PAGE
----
Four experiments visualising patterns of chaos
The research focuses on art being both a visual and cultural means to examine the paradoxical data of the invisible and unmeasurable quantum world. The installation ‘Quantum Chaos’ is a visualisation of the shift in our cultural understanding of what exists in terms of the difference between a classical (real world experience) and quantum (uncertainty) world. The liminal space between the quantum and classical world creates a different understanding/experience of the microscopic and atomic compounds that create both humans and the world in which we live. In the late 19th and the 20th century, an increasing amount of artists have attempted to visualise the invisible world, such as photographer and scientist Etienne Jules Marey who influenced Cubism and Futurism with his chronophotographic indexical invisible traces of movement. Scientific imaging technology has advanced to where we are now witnessing the atomic world made visible. This current project builds on the history of making the invisible visible by taking the information gathered by the scientific imaging technology and translating the data into an experimental aesthetic visual experience.
The creative rationale is to examine and explore the current thinking taking place in relationship to quantum mechanics, quantum biology and how these phenomena apply to contemporary art. Theoretical physics in an age punctuated by the paradox of quantum phenomena is instrumental of a much broader paradigm shift in culture away from the concrete and quantitative towards uncertainty. The human/non human atomic connections in this project are to be visualised by exploring new understandings of materiality relative to humans. The difference between the classical and quantum world is fundamental to the development of interest in the study of quantum biology. If we all come from a quantum past, then it would make sense that classical nature would use quantum phenomena to develop efficient ways of assisting in the biological evolution process. This project enables the viewer to witness an analogous quantum experience. The work involves collaborating with Professor Andrea Morello, Centre for Quantum Computation and Communication Technology, on some of the latest research being undertaken in the area of quantum chaos. Morello’s current scientific research looks at controlling the spin of electrons and nuclei and its role in quantum computer utilisation of chaos where the world is described as a smudge of probability. The experimental artwork explores creating a visual and audible expression of quantum chaos, paradoxically occupying multiple positions in space simultaneously, but none specifically.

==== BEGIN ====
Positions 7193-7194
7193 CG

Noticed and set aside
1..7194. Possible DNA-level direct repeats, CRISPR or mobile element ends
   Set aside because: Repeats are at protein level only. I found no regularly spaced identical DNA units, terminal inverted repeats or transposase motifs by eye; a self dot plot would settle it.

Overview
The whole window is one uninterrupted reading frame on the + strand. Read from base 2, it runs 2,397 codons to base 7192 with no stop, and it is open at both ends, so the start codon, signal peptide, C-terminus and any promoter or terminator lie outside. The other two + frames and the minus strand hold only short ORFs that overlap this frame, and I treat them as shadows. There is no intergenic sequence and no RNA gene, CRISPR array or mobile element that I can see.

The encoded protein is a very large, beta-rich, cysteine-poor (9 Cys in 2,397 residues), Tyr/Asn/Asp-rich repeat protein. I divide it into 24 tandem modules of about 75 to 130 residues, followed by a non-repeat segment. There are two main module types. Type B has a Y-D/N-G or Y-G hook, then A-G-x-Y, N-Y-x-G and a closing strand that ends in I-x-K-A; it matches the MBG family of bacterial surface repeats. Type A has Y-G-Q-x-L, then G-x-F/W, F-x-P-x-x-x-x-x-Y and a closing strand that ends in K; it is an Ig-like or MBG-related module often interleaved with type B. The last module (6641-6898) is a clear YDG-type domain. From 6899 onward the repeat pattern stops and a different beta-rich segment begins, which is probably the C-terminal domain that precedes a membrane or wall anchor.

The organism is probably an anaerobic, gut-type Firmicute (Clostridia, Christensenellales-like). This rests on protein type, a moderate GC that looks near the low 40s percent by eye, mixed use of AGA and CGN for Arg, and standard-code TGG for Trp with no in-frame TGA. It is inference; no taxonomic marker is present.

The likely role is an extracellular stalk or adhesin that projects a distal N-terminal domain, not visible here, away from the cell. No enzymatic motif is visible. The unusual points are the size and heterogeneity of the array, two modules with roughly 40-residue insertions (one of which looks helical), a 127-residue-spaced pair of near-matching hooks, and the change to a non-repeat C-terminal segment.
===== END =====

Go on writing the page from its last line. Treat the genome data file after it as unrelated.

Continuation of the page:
The research is analogous to a comparison between the movement of a spinning top and that of an electron. The artwork is situated at the residual space between a classical and quantum world. When a spinning top goes out of its spin cycle, it falls into chaos in the same way an electron in a quantum position is governed by its spin. This data would then be aesthetically translated from being in multiple states at the same time to enabling viewers to engage in the world of quantum phenomena from a real-world classical experience. The artwork gives you a view of everywhere and nowhere at the same time, which is a dynamical signature of quantum chaos. he experimental project is analogous to a comparison between the movement of a spinning top and that of an electron. The chaotic nature of the classical spinning top manifests itself in the quantum-mechanical counterpart as decoherence, and yet at the same time shows quantum echoes of the original quantum system. The data from Morello’s lab developed by PhD student Serwan Asaad and Dr. Vincent Mourik.is used to create and aesthetic experience. My collaborative experimental project is exploring the liminal space between classical and quantum chaos, paradoxically when classical chaos bifurcates smaller and smaller it reaches Heisenberg’s uncertainty which says that it can’t go any further. In the quantum chaos art work a sorting algorithm based from the speculative quantum data is used to transform a photographic image that is analogous to classical chaos. The sorting algorithm software developed in collaboration with Jan Andruszkiewicz weaves in real time the classical image of chaos into a vision of quantum chaos where multiple states appear at the same time, enabling viewers to experience through an expression of dynamic tunnelling revealing a spatial transition between a classical experience to a quantum experience. The outputted image creates a pattern based on how quantum chaos is used in the processing within a quantum computer. Entangled arrays of electrons are affected by quantum chaos to initiate the processing of data. The arrays of entailed electrons form patterns that can be read by as computational data processing.
Within quantum chaos, the spin is in one position with a certain probability that it could be in an opposite position. This uncertainty becomes a reality in the classical world every time we make a decision. Being inside the artwork Quantum Chaos would be synonymous with the indecision within thought, brought to life through the fusion of images.